Supply chains are of course increasingly dependent on technology for their operations. The report says that cybersecurity attacks are relatively rare, but are nevertheless increasing in frequency. Ransomware has become an increasing threat to transportation facilities and in recent years has impacted multiple transportation firms, including trucking companies and rail lines.
The report warns that freight and logistics stakeholders must be conscious of the ongoing risks posed by terrorism, organized crime, and insider threats. In an increasingly technologically connected supply chain, the Department says many operations and security managers need training and support to increase cybersecurity and assess a changing landscape of technological risks.
Recent action in Ukraine has turned the spotlight on potential retaliation, and it is no secret that Russia has a robust cyber offense. Gaps in cybersecurity knowledge and practices must be closed without delay to safeguard the nation’s infrastructure. Writing for Homeland Security Today last week, Tom Goodman set out some best practices that could help to close those gaps, such as investment in training and public-private partnerships.
The Department’s new report also favors closer collaboration between public and private entities and recommends both public and private sharing of cyber-incident data to enhance supply chain cybersecurity, including providing supply chain stakeholders access to cybersecurity tools and education that allow them to improve their cybersecurity posture in concert with partners and freight facilities.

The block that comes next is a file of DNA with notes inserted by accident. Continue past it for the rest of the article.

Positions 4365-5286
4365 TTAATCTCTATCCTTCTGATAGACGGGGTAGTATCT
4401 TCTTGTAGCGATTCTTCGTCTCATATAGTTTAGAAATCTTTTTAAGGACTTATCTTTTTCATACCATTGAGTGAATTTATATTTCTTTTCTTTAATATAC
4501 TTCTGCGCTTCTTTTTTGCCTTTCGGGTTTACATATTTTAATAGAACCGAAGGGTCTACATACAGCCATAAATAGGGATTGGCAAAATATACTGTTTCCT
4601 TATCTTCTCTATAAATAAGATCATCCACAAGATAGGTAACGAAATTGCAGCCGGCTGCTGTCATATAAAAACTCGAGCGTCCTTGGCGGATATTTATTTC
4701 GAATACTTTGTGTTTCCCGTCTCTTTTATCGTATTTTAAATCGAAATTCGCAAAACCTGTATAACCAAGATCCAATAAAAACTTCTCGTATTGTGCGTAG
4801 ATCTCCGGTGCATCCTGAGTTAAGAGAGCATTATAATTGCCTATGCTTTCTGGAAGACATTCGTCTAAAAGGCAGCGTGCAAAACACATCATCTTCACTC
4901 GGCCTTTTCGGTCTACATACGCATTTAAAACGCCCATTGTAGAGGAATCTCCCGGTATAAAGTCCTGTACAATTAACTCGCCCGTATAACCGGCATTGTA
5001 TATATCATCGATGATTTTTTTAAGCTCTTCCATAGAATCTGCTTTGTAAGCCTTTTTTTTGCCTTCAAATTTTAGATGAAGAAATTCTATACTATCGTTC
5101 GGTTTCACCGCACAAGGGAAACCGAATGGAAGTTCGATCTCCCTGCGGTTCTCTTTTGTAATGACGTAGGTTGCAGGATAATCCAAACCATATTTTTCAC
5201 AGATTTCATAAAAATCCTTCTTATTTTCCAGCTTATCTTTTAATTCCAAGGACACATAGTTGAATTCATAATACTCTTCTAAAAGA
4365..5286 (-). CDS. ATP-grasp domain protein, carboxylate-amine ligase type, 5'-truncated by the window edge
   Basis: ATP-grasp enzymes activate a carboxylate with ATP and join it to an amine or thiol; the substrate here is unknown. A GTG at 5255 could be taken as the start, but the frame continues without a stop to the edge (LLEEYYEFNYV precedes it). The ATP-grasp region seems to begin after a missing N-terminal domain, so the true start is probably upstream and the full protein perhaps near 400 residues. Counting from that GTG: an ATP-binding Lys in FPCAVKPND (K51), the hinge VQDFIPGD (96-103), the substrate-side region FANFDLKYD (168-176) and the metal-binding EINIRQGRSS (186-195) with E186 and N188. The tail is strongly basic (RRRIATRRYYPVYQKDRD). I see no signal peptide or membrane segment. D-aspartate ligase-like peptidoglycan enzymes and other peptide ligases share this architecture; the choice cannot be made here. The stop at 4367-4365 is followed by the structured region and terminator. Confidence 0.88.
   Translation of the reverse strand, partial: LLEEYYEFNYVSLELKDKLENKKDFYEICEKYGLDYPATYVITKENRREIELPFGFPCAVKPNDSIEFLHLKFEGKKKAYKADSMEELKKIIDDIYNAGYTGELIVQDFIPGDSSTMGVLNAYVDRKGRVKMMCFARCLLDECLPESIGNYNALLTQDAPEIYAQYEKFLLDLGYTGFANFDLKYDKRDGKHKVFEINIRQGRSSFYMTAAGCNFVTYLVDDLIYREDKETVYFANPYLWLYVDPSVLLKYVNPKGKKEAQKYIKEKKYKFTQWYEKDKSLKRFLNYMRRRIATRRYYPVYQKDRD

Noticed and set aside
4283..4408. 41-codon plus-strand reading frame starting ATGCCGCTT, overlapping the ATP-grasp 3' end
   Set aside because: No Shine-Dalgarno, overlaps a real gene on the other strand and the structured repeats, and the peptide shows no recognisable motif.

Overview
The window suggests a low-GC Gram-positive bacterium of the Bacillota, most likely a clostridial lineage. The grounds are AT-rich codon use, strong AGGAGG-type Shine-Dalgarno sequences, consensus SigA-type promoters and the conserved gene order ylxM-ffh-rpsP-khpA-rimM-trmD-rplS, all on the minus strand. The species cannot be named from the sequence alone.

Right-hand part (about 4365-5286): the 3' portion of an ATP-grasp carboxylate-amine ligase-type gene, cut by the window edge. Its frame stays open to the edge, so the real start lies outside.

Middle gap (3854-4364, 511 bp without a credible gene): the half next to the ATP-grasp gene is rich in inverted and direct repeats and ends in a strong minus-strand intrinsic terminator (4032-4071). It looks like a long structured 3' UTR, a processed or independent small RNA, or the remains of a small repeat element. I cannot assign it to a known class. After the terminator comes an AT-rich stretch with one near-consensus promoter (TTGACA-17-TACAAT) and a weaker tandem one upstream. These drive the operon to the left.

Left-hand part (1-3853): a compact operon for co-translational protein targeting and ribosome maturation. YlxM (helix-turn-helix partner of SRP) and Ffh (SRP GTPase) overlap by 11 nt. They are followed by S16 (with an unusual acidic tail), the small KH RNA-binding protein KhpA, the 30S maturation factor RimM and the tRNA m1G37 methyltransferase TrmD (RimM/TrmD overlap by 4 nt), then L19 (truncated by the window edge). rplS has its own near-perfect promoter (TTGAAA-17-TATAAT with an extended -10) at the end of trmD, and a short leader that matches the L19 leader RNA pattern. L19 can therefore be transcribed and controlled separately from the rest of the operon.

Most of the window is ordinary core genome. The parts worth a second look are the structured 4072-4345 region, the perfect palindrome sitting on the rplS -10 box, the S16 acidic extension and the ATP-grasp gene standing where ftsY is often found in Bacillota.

The report also calls for a joint effort with the Department of Homeland Security (DHS) which would work with States to identify major natural- and human-caused threats to the transportation system’s performance, define institutional structures for planning for and responding to disruptions, and identify mitigation strategies in a national plan. This will include studying the need for Federal funding to support security infrastructure development.
Aside from bad actors, the supply chain also faces threats from climate disasters. Increases in heavy precipitation events, coastal flooding, heat, wildfires, and other extreme weather threaten aging and deteriorating transportation infrastructure. Much of the United State’s critical freight infrastructure is in regions vulnerable to flooding, including many ports, airports, and rail lines. Storm-related flooding can close railyards, low-lying roads, and maritime port cargo facilities. High temperatures can accelerate the deterioration of pavement on roads and runways, and cause railroad track failure.
Extreme weather events also disrupt the supply of equipment, technology, and labor on which the U.S. freight system depends. To address the threats from climate change, the report says freight and logistics systems will need to both reduce emissions to keep climate disruptions from becoming worse and build them to withstand the climate disruptions that are already occurring.
According to the Department, road, sea and rail carriers are already exploring the use of electric and alternative fuel vehicles and making sustainability commitments, and major U.S. cargo and passenger airlines have committed to net-zero carbon emissions by 2050.